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Minister's Message

The Honourable Beverley J. Oda

In 2010—2011, the Canadian International Development Agency (CIDA) responded to a number of humanitarian and development challenges that saved lives, reduced poverty, and achieved meaningful results for millions of people in developing countries.

For example, as part of our priority to help increase food security for millions of people suffering from hunger, Canada was the first G8 country to fully meet its L'Aquila Summit commitment and disburse $1.18 billion for sustainable agricultural development.

To help saves the lives of mothers and their children, CIDA, with full accountability, played a central role in the Government's agenda as the Prime Minister championed Millennium Development Goals 4 and 5—maternal, newborn and child health—at the 2010 G8 Muskoka Summit. To ensure that developed and developing countries met their commitments, the Prime Minister co-chaired the UN Commission on Information and Accountability for Women's and Children's Health. As part of this effort, CIDA is working with the global Scaling-Up Nutrition movement to help to fight malnutrition among pregnant women and children under 24 months, and is a contributing member to the Renewed Efforts Against Child Hunger.

This year the Prime Minister announced additional funding over three years to the Global Fund to Fight AIDS, Tuberculosis and Malaria (GFATM). Since 2002, GFATM has provided HIV treatment to 2.8 million people, enabled the detection and treatment of seven million new cases of tuberculosis, and distributed 122 million bed nets to prevent malaria. CIDA also contributed to the current replenishment of the GAVI Alliance to accelerate the introduction of new and underused vaccines, and strengthen health and immunization systems in developing countries.

Every year, millions suffer from humanitarian disasters. In 2010—2011, devastating floods in Pakistan affected 18 to 20 million people. CIDA contributed $71.8 million for humanitarian assistance and early recovery. Canadians responded generously and donated $46.8 million, which the Government matched through the Pakistan Flood Relief Fund.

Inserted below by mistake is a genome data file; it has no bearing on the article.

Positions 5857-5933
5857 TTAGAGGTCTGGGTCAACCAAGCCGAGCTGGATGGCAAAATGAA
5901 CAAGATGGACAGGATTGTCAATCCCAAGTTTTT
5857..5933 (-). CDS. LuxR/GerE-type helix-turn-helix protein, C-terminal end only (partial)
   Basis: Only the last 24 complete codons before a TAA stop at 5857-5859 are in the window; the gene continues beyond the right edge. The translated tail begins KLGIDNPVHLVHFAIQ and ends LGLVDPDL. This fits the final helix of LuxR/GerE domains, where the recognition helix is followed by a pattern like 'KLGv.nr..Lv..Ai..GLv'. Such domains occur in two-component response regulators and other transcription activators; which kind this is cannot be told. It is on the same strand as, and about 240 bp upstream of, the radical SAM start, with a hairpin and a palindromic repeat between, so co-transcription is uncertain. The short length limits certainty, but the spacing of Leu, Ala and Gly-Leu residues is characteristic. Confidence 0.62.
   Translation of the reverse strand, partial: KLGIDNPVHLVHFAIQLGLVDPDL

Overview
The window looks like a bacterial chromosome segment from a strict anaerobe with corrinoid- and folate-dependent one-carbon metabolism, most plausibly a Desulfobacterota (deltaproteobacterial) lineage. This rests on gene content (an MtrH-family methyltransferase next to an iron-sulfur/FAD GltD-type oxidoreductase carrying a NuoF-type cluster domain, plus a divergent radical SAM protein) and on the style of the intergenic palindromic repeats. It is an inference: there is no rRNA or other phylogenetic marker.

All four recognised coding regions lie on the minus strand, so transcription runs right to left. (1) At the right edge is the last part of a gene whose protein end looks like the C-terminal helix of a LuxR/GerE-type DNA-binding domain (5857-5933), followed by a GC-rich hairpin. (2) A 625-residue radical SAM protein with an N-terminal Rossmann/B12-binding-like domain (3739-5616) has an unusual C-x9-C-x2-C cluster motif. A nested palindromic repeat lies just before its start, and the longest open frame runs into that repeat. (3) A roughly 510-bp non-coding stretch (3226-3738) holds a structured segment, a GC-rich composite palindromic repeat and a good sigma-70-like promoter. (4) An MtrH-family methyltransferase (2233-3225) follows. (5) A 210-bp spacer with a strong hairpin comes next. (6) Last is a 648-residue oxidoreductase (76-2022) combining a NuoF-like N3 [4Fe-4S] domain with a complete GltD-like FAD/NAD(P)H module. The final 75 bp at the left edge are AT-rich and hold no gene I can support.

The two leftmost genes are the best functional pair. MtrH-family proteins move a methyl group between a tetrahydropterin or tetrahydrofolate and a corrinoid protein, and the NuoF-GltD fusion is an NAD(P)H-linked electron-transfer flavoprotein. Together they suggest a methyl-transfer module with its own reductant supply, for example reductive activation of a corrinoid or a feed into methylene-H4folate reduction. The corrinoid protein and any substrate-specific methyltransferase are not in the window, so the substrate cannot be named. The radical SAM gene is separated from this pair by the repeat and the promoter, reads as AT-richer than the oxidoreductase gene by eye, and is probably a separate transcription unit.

In Afghanistan, CIDA made great strides in one of its signature projects to rehabilitate or construct 50 schools in targeted districts of Kandahar province. Last year, an additional 25 schools were constructed or rehabilitated, bringing the total number to 41. Another signature project—the rehabilitation of the Dahla Dam and its irrigation systems—resulted in the reintroduction of commercial saffron cropping and improvements in other cash crops, such as mint and honey.

In Haiti, CIDA support ensured that 400,000 schoolchildren now receive a daily nutritious meal, 330,000 women have access to trained medical professionals when they give birth, and 369,000 Haitians have access to credit and financial services. Through CIDA's Haiti Call for Proposals, 15 new recovery and reconstruction projects were chosen last year that will improve the livelihood of Haitians.

I am pleased to present these achievements in greater detail for Parliament's consideration in CIDA's 2010—2011 Departmental Performance Report.

The Honourable Beverley J. Oda, P.C., M.P.
Minister of International Cooperation

Section I: Organizational Overview


The mission of the Canadian International Development Agency1 (CIDA) is to lead Canada's international effort to help people living in poverty.

Canada's aid achieves meaningful results in countries around the world. By helping to make the world more secure and by promoting sustainable economic growth, it also advances Canadian interests in security and prosperity. It provides a concrete expression of our Canadian values: compassion for the less fortunate, democracy, freedom, human rights, and the rule of law.

Our efforts have contributed to ensuring food security, generating sustainable economic growth, giving children and youth a better future, stabilizing fragile countries, and responding to natural disasters.